hands-coffee-smartphone-technologyMarketers can save themselves a lot of trouble by routinely asking, ‘what’s the worst that can happen?’ That may sound a bit pessimistic or cynical, but I disagree. If you don’t foresee potential problems, you’re helpless to avoid them. Few, if any, ideas are truly ‘all upside’ at their inception. Envisioning potential negative consequences is a vital part of both mitigating them and assessing total risk.

Of course, this process doesn’t have to rely solely on imagination. Every marketer is also a consumer and our peers are constantly trying to find new ways to engage us with their brands. Paying attention to our own responses to these efforts is an easy way to be mindful of potential pitfalls when we take actions of our own, which brings me to the topic in the headline.

Remarketing by showing ads to people who have visited a website or app when they visit other sites has been around for a while now, but it feels like companies have really ramped up their efforts over the past year. In that time, I’ve noted quite a few instances when I was the target of a remarketing campaign that rubbed me the wrong way. Here are three that really stand out, along with the lessons I took away.

Don’t be creepy / Don’t regurgitate what I’ve already read
This twofer has the benefit of proximity, as it happened just last weekend. I went to a retailer’s site to learn more about a product. The next page I visited was my webmail, where there was already an email waiting for me that contained identical text to the product page and almost nothing else.

We’re aware that companies track our behavior to the extent that we allow it and we somewhat expect unsolicited follow-up communications. That said, there’s a psychological difference between ‘hey, we saw you looked at this last week, are you still interested?’ and an instant response that feels like stalking.

Beyond that, when you follow up with me, either offer something new or vastly condense what you’re reminding me of. When I’m reading a wall of text that sounds familiar and then see that it’s verbatim the same text I already read, it’s annoying. It sends the message that you want my money, but it’s not worth putting any degree of effort into whatsoever.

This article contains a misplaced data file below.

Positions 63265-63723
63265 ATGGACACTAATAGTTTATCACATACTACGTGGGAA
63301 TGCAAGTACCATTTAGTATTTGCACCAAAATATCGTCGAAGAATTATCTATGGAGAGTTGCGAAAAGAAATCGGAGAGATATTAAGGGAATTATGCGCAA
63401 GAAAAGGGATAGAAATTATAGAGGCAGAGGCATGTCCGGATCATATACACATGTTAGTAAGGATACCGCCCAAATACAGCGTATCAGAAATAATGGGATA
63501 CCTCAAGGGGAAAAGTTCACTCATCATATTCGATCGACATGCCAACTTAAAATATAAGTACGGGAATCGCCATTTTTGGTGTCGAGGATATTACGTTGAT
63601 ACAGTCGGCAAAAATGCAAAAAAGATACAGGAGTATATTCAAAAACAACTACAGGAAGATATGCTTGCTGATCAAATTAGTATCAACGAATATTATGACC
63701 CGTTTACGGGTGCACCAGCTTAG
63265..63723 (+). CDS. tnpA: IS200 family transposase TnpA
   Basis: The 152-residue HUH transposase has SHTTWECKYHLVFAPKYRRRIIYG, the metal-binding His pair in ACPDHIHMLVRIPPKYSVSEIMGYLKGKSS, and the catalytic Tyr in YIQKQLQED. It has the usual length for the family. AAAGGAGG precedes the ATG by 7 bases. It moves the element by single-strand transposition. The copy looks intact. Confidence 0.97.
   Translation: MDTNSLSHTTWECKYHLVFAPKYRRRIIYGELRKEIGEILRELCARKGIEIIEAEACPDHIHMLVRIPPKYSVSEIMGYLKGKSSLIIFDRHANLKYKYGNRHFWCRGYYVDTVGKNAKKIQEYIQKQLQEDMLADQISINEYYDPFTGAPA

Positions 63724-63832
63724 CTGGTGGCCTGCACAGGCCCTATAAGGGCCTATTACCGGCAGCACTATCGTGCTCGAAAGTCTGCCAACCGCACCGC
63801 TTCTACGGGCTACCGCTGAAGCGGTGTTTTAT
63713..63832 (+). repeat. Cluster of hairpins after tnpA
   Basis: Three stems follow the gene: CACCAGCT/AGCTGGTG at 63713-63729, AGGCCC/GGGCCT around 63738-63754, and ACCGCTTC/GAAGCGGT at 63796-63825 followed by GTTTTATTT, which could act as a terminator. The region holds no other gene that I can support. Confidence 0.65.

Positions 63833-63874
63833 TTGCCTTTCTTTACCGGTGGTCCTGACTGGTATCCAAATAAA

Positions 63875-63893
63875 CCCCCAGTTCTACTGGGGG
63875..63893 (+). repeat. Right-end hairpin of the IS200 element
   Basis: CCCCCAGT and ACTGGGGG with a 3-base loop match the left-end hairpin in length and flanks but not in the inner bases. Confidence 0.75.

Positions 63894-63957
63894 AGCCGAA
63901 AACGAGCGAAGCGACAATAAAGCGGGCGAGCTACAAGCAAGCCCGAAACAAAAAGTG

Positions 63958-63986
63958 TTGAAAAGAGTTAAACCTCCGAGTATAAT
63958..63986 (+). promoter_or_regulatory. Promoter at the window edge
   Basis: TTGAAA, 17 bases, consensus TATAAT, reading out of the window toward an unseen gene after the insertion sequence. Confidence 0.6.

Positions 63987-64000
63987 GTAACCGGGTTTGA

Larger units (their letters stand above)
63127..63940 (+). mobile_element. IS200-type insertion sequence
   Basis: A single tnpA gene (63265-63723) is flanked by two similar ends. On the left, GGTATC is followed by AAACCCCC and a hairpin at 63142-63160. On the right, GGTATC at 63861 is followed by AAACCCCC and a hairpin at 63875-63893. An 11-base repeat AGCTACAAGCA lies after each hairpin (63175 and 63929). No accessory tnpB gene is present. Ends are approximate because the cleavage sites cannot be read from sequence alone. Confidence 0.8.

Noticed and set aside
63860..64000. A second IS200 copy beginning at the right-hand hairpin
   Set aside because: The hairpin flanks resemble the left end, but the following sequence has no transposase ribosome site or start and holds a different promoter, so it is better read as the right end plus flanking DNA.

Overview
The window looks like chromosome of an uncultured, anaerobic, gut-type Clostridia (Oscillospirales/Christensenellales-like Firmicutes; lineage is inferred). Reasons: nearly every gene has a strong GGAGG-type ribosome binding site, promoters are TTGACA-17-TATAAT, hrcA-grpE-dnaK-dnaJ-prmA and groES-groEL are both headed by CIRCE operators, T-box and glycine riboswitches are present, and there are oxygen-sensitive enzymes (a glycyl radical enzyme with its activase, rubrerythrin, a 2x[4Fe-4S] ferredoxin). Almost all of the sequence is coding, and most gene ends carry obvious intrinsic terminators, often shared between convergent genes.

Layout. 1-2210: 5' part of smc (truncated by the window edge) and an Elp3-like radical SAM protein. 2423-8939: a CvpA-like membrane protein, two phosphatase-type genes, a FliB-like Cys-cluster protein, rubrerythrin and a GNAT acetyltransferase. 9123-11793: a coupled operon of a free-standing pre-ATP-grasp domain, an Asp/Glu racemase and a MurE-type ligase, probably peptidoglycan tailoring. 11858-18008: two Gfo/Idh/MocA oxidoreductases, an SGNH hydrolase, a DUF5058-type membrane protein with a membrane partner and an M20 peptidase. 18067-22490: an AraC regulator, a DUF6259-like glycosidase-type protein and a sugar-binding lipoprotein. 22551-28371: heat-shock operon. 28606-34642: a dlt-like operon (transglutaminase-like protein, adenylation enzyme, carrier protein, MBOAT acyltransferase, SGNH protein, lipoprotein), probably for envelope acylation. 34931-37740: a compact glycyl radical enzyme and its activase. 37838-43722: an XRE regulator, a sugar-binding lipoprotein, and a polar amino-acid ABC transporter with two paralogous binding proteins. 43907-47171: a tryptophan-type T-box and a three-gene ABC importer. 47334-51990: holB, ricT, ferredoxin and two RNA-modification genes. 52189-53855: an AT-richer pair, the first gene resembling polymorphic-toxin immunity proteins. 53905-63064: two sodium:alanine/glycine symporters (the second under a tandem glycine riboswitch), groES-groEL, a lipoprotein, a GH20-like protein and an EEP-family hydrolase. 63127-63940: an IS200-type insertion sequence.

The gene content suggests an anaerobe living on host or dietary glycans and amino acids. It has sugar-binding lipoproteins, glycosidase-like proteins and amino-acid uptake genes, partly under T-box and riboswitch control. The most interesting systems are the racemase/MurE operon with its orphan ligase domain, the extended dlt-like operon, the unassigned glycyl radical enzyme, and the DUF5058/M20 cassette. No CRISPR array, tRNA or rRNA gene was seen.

Don’t point out I paid you too much
Over the holidays, I purchased a gift online for $180. For the following 3-4 weeks, I was regularly served display ads featuring it from the retailer I purchased it from. That’s bad form in the first place, as I already made the purchase and it wasn’t an item someone is likely to buy multiples of.

Even worse was the fact that they included the price, which slowly dropped to around $130. We all understand that prices fluctuate and mostly accept that, even if it still stings a bit to buy something and see an immediate drop. Despite that, it’s terrible form for a company to actively and repeatedly call attention to the fact that the wrapped present sitting next to my Christmas tree would’ve been $50 cheaper if I’d waited a couple weeks.

Don’t offer to sell me something you can’t sell me
Last year we were decorating our son’s room and found the perfect bookshelves for it on the site of one of the nation’s largest retailers. Unfortunately, it was out of stock online, not available for store pick-up and seemed to be exclusive to that store.

The next day, I received an email from the company urging me to come back and buy the bookshelves. Only, when I clicked on the link, they were still unavailable. That was the first of six emails, spread over the course of the month, designed to get me to buy the bookshelves. At least two included discount codes. Like an idiot, I kept clicking the links in the emails, hoping they’d come back in stock, but no, it was just the company repeatedly reminding me they couldn’t meet my need. Hopefully, not what they were going for.

Have your own lessons learned from a company’s mistake in remarketing to you? Why not post it in the comments?

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